From 1959 through 1962, the National and American Leagues played two All-Star Games; the purpose was to raise extra money for the players' pension fund. It was a logistical nightmare -- the second game in 1962, at Wrigley Field, was played with no off day beforehand. It took place on a Monday, and of the 20 teams in existence that year, 12 of them played doubleheaders the day before. Almost everyone hated the system, and it was scrapped after 1962.
If the twin All-Star Games hadn't been in place, though, Wrigley Field would have gone 43 years in between hosting of the Midsummer Classic (1947 to 1990). Now it's been 23 years since Wrigley has been an All-Star host, and it's not likely there will be another one until renovations are complete, so we could be looking at 2021 or even 2023 before the All-Stars again come to the North Side.
The American League defeated the National League 9-4, but the score wasn't the story of the game, as related by Richard Dozer in the Tribune:
The All-Star baseball game, which yesterday put 45 athletes on display in Wrigley field, turned out to be an exhibition of tired pitching flesh, and it was a stroke of genius, said Dick Bertell, batting practice catcher, "that they sold those seats in center field." Any hitter you talked to in the steamy dressing rooms afterward said that the white-shirted background in the bleacher section that is kept vacant for regular games, provided the worst conditions at the plate any of them had ever encountered. Said Bertell, "I caught batting practice, and hardly saw a pitch." Yet out of "bleacher blindness" there were 20 hits, four of them home runs, as the American league won a carefree contest that never should have been played without a day's prior rest.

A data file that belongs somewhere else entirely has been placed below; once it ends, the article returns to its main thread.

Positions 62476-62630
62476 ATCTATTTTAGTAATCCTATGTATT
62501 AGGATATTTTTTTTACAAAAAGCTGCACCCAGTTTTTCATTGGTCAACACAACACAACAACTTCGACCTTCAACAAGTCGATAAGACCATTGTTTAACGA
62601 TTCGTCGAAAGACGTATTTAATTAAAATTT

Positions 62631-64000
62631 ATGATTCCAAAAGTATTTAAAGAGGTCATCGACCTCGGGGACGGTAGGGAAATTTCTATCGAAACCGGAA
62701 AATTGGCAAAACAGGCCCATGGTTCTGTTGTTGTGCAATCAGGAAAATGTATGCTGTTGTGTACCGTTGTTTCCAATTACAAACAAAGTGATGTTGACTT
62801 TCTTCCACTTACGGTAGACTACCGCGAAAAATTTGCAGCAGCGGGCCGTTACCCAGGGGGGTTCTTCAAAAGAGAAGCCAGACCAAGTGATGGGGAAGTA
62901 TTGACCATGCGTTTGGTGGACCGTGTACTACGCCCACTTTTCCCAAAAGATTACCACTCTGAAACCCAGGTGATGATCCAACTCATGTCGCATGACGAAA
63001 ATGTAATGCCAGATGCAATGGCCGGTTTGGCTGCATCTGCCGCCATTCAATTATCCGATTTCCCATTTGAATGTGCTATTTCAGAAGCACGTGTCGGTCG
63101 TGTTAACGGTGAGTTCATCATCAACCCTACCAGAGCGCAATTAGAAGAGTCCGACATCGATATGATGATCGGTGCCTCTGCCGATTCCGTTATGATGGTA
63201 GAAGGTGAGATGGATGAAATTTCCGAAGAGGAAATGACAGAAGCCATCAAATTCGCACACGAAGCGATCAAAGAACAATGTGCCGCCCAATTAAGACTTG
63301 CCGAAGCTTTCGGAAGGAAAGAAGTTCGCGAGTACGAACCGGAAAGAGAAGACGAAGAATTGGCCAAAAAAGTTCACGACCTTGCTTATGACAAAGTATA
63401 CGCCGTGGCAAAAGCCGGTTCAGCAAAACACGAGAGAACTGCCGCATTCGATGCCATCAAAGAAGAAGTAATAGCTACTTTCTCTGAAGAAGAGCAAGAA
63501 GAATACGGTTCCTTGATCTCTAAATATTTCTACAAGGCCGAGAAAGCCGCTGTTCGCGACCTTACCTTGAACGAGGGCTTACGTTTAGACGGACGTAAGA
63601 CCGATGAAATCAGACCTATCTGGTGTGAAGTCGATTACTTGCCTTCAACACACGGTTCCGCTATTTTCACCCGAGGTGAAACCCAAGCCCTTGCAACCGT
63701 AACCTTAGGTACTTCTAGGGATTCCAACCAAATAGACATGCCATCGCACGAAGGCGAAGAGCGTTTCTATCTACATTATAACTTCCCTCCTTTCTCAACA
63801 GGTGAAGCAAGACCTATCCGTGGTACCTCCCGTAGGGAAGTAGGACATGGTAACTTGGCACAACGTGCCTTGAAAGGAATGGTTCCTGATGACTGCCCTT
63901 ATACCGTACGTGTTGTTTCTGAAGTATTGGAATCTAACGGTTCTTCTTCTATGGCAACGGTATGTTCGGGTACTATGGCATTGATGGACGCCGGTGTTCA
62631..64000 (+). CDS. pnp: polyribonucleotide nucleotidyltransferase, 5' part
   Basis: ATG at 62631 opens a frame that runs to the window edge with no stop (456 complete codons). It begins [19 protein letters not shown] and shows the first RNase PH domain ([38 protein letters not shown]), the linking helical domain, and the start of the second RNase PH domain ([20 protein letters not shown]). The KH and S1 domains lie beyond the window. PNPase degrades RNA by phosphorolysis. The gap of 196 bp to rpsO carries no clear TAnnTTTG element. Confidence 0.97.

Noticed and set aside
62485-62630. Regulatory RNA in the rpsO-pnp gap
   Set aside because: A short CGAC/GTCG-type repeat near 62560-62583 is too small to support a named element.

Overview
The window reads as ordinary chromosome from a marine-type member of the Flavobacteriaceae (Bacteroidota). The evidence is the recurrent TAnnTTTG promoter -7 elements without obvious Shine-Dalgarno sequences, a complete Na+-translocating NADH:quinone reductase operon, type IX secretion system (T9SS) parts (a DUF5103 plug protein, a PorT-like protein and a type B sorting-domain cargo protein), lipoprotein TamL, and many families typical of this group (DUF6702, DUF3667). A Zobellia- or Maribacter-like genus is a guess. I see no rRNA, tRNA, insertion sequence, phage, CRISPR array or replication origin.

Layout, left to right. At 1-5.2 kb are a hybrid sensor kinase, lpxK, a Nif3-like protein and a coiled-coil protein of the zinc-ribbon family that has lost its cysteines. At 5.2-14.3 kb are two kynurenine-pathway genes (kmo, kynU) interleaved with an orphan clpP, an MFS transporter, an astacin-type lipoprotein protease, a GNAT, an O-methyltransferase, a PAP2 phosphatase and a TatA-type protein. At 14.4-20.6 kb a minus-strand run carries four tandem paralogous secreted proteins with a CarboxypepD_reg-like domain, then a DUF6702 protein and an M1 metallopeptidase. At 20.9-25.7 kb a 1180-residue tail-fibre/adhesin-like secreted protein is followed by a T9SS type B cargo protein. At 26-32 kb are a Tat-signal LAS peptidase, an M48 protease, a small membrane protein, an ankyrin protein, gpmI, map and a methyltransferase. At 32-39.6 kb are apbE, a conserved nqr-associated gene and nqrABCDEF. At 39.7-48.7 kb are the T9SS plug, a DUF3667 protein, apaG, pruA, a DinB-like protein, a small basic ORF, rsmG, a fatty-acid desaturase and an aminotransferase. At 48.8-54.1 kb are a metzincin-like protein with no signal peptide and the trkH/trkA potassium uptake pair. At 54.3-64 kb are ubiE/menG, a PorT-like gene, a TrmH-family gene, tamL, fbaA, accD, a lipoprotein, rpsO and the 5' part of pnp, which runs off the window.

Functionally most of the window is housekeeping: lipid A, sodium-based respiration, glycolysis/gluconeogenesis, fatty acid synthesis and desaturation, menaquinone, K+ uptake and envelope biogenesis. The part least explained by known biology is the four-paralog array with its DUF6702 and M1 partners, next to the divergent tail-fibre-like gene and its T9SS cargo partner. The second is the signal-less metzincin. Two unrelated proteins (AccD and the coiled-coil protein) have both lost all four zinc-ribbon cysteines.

BCBer ernaga was one of those who sat in the center field bleacher section that sunny, hot July afternoon. He's told that story here before, but I'll let him post it again in the comments.
This series will take the day off tomorrow for Christmas, and resume on Thursday.
Here are all the pages from the 1962 All-Star program (click to embiggen). In some ways, the cover reflects how behind the times the Cubs were. In those days, host teams produced the program (MLB does it now). The Cubs used the cover image from their 1959 regular-season scorecard. Sure, it fits, having a star as part of the design, but you'd think they'd have asked Otis Shepard, the great Wrigley Co. and Cubs artist, to do something different.
One good thing about the program is that it had many more pages of information than previous editions, and facsimile autographs of the players. That led to a mistake -- you'll notice the signature beneath Jim Kaat's photo is that of Ray Katt, no relation, who had been a catcher for the Giants and Cardinals in the 1950s and in 1962 was a Cleveland Indians coach.
You'll note part of the last image is blank. That was intentional, as it was the inside back cover.